In 1899 when he ran for a second term as Sheriff, he was defeated. It was
after that defeat that he entered the grain business at Buda. Eventually
he owned, or had an interest in, six elevators: at Eddyville, Watertown,
Pleasanton, Buda, Amherst and Poole. He purchased the one at Amherst in
1901 for $3,500. After 24 years he sold the elevator at Eddyville, and
later, the one at Watertown. The Pleasanton elevator was destroyed in the
1924 flood. The elevators at Amherst and Buda were still in the family
when he died.
The Pleasanton flood of July 18, 1924 devastated much of the town. It carried away about 800 feet of track and cut the ground from under the Wort elevator leaving it supported on a few piles, ready to topple over at any moment. Luckily the elevator was empty, the little grain left in it had been shipped out a few days before. Grandfather estimated his loss at approximately $3,500.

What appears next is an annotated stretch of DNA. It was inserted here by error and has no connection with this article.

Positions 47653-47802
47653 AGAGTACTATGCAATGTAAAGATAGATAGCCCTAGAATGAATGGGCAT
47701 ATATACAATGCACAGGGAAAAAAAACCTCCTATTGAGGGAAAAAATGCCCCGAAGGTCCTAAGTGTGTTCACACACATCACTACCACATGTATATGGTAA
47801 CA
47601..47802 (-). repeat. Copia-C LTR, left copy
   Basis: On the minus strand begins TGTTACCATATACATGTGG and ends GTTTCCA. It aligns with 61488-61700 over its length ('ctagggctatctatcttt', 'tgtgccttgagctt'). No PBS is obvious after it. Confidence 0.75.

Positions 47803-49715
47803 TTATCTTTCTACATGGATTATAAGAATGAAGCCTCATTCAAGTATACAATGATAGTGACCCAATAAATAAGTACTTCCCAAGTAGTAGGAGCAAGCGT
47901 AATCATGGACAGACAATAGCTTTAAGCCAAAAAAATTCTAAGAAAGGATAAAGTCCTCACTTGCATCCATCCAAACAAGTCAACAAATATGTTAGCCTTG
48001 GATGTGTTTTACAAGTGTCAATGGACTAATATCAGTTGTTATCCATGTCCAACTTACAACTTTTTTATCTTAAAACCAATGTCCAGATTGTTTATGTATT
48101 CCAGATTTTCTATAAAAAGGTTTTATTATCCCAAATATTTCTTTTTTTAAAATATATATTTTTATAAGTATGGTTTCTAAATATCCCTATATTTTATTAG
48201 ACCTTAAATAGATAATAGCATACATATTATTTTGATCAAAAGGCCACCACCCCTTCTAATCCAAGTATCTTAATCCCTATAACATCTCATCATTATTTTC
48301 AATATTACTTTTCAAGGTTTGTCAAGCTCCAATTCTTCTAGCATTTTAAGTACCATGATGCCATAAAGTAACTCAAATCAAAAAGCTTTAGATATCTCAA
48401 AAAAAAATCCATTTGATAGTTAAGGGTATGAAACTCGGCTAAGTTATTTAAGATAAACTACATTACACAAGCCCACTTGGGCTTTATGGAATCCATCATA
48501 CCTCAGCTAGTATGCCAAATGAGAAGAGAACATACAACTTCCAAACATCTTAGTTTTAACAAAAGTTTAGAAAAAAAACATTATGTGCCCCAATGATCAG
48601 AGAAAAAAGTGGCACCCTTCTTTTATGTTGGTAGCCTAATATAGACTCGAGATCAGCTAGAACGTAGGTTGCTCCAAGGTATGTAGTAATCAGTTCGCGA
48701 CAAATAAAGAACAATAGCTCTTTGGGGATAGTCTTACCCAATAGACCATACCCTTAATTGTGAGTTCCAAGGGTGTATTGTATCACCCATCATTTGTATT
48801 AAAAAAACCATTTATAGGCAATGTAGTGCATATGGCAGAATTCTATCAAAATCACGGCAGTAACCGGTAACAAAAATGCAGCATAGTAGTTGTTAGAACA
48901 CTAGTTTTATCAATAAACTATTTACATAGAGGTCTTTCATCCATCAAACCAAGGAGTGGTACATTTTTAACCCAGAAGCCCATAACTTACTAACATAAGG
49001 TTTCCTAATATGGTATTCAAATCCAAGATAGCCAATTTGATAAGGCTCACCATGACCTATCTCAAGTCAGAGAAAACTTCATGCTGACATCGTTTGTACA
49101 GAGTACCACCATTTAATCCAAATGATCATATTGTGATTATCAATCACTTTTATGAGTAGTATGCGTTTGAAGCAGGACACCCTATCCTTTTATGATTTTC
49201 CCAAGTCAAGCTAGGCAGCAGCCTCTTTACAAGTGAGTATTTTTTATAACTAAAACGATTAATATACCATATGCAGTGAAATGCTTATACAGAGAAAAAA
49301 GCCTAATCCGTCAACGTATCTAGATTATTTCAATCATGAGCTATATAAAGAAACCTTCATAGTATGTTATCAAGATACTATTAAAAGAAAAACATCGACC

In a speech to the Rotary Club, D. told them that the buying at the elevators was done by the men in charge at prices he furnished them each morning. His price was generally based on the Chicago market. From his standpoint, the Chicago Board of Trade was the best way grain could be handled fairly between buyer and seller.
By 1907 he was one of the organizers and a member of the Board of Directors of the Commercial National Bank in Kearney.
D. was the first person in the county to undertake buying and selling automobiles. At one time he sold more cars in Buffalo County than all other dealers combined. In addition, he sold throughout central and western Nebraska. From 1912 to 1917, he was a partner in the Wort-Minton dealership, which was dissolved in 1917. During 1916 the partnership had gross sales totaling $416,364.00. Most of the cars sold were Fords, Maxwells and Overlands. When customers began to buy cars on credit, he decided to get out of the business. Heretofore, his business had all been for cash and barter. He sold the business to two men who had worked for him for many years, John Wiseman and Lloyd Deets. In 1918 he purchased the building at 2313 Central and began to renovate it.